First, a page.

Home > Playwright Posts > All You Can Ask For (In One Minute or Less) by David Robson

All You Can Ask For (In One Minute or Less) by David Robson

 

 David Robson Photo

All You Can Ask For (In One Minute or Less)

 

The idea sounded crazy: write two one-minute plays. Easy, you say? Nothing to it? All I could think of was, “Are you kidding me? I don’t know how to do that.” I’m used to working with a free and open sky, no limits. You want three acts and three hours, I can do that…I think. Ask me to weave a one-set, two-character, 90-minute play—sure, I kind of know what that looks like. But what can be said, shown, or done in 60 seconds?

I should back up and tell you how this all came to be. More than a year ago, InterAct Theatre Company’s producing artistic director Seth Rozin invited me and a gaggle of Philadelphia-area writers to participate in a meet and greet with Dominic D’Andrea, the New York-based producing artistic director of The One-Minute Play Festival.

The opportunity to spend three hours in a room full of other playwrights initially filled me with dread. Writers of plays can be a volatile lot: self-involved, envious, insecure, angry, and that’s just me. Unlike novelists and poets, even once we’ve thought of an idea, drafted it, revised it, and shown it to people we can trust, we still have to find a way to get the thing produced. And that last part of the process alone can be a minefield of bruised egos, petty jealousies, and back-bending obsequiousness.

Seth’s invitation also spoke of free snacks and beer, so I said I’d be there. Once inside the Adrienne theatre’s Skybox, I reconnected with old friends and became acquainted with new ones. I grabbed a beer, took deep breath, and prepared to give this thing a shot. Before Dominic introduced himself, we stood around making small talk for a while and, you know what, I almost kind of liked it.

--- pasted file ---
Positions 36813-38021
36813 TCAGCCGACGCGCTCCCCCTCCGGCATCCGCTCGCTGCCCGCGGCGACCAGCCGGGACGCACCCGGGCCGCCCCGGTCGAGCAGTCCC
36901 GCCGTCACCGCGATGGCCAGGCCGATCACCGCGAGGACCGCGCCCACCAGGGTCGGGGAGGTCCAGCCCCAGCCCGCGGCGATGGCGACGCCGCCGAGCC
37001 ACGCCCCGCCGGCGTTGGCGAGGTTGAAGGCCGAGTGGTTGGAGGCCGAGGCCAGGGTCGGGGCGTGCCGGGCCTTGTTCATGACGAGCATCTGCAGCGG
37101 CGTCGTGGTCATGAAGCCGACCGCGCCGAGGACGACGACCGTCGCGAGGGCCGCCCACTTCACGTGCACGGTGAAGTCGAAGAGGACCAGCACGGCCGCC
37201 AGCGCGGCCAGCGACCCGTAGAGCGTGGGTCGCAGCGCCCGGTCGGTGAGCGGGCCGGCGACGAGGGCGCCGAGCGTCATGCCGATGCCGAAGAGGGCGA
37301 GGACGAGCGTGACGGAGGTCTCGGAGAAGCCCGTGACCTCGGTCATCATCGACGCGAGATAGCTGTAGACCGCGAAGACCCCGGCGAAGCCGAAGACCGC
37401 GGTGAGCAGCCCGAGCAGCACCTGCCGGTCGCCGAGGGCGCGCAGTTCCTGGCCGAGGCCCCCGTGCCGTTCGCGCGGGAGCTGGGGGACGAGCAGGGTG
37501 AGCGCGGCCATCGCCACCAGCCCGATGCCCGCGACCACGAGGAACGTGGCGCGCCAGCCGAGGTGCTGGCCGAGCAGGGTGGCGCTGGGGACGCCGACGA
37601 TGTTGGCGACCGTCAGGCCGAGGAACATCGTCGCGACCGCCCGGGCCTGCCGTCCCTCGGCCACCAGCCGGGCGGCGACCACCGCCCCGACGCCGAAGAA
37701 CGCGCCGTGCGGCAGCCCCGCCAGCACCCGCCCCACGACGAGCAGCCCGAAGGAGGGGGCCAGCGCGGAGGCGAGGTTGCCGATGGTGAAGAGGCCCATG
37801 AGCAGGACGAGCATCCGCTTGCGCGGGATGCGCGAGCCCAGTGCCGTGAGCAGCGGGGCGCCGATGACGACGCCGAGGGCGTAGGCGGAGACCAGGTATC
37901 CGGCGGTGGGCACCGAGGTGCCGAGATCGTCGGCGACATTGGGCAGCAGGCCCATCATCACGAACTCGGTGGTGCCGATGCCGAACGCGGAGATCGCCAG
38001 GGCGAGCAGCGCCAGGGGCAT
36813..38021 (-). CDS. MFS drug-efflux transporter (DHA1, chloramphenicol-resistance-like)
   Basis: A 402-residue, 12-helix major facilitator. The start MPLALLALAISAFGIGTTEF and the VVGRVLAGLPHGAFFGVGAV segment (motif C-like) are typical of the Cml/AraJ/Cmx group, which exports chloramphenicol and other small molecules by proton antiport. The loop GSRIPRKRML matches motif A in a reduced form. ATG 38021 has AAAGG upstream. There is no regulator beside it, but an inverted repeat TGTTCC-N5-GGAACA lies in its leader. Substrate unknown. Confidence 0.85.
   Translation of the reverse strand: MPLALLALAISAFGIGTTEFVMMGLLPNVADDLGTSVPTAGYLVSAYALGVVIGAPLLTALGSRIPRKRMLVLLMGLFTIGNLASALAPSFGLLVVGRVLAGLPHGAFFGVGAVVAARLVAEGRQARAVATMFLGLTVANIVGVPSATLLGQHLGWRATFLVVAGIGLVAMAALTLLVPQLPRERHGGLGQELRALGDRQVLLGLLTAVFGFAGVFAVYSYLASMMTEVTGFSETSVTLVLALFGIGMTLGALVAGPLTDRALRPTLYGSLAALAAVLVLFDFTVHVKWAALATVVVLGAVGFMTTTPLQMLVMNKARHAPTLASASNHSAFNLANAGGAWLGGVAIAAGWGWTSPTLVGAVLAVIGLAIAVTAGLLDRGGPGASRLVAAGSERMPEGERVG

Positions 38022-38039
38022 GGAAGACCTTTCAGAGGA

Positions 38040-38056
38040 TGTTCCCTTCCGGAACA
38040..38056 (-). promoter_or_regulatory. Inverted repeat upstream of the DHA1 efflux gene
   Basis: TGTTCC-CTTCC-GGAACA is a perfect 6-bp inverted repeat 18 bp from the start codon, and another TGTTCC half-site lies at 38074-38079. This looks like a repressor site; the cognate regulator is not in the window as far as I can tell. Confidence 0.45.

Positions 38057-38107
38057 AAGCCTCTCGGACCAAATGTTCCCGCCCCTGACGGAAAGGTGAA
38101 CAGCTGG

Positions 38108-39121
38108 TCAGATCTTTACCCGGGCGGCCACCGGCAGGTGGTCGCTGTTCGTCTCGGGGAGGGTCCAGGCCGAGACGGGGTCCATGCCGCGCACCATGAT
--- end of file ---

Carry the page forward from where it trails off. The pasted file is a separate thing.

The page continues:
Over the next 12 months, I attended all of the three or four sessions that Dominic led. His enthusiasm for one-minute plays and his interest in learning as much about the Philadelphia theatre scene put me at ease. All of us participated in exercises, brainstormed, and began a dialogue about what we most value about theater, the arts, and Philly in general.

By the last session—held this past spring—I noticed that I even looked forward to conversing again with my playwriting peers. Writing plays is not brick-laying or brain surgery, but it’s not easy either. It was enlightening and fun to talk shop, have a few laughs, and plug-in with other people doing what I’m trying to do. The more time I spent within this theater-community experience, the more my initial reluctance melted into a sense of gratitude that I’d been invited in the first place.

Still, it’s one thing to hang out and shoot the breeze with a group of artists. But how in the world was I going to tell a complete story in less than 60 seconds? In one minute you can be suggestive, hint at a larger world involving your characters, and, if you’re lucky, give the audience an intriguing experience. But beyond that, you’re limited by time; you can only do, say, and present so much in that miniscule time frame. How constricting, I thought.